This 2018 video from the USA says about itself:
4 Reasons School Dress Codes Are Sexist | Decoded
Is your school’s dress code sexist? While showing up to school naked might be everyone’s worst nightmare, being shamed and punished for wearing a skirt that is slightly too short or spaghetti straps that are little too thin is a real problem students (and female students in particular) face every day.
Another video, from Britain, used to say about itself:
25 January 2017
Women ‘told to wear sheer blouses’ as part of a uniform
She told the BBC: “It made me realise that actually my employer didn’t want me to just look smart and professional, they wanted me to look attractive.”
Scarlet Harris from the Trades Union Congress (TUC) said employers needed to “get over it”.
MPs said on Wednesday the government must enforce the law properly to ban sexist dress rules at work that discriminate against women.
Translated from Dutch NOS TV:
Sexist dress codes for women, such as the compulsory wearing of tights and high heels at work, are commonplace among UK corporations. This shows an investigating committee of the British Parliament, which was set up following a petition which received massive support.
British receptionist Nicola Thorp began the petition last year when she was dismissed from her job because she refused to walk all day in high heels. In a short time the petition was signed more than 150,000 times.
The requirements of the agency where Thorp worked:
– It is mandatory for women to wear shoes with heels from 5 to 10 centimeters
– You have to wear make-up and regularly re-apply it
– It is mandatory to wear tights, but these are not allowed to be transparent
British law states that requirements for men and women should be equal. The members of the inquiry recognize that this rule is not observed in many sectors. Especially in the hospitality, travel and staffing industry things often go wrong.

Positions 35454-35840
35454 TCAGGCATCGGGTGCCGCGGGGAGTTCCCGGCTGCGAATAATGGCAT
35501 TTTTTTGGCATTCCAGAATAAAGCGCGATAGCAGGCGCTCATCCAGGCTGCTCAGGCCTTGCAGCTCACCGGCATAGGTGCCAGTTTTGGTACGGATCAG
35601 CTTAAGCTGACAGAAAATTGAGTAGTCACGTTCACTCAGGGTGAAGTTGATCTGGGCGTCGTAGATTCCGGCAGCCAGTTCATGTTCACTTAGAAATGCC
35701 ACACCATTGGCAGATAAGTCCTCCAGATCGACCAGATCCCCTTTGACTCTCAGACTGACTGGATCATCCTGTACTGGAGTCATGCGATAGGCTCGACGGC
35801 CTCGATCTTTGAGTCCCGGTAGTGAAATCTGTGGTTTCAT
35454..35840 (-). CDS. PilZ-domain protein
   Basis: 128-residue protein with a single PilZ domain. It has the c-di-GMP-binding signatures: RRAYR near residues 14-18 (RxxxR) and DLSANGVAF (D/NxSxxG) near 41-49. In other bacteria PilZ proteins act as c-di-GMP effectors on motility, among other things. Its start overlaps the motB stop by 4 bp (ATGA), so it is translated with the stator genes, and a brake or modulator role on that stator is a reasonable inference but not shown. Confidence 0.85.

MPs want government to impose fines on companies that discriminate against their employees. The report of the committee says that often discriminatory dress codes are in low paid jobs for young people that also get temporary contracts. There should be an awareness campaign.
The committee has identified 730 complaints through an online forum. “I came in one morning at my work and my boss approached me about my clothing and shoe choice. I had to look sexy, and that meant I had to wear high heels,” said a woman [Jasmine] at the forum.
She complained to her boss because she had to stand all day for her work and because high heels hurt her. “When I asked him if I could exchange my shoes for flats, he replied, what woman cannot walk well in heels?”
Founder Thorp says that her petition was initially about wearing heels, but is happy that its action has uncovered how much discrimination there is in British workplaces.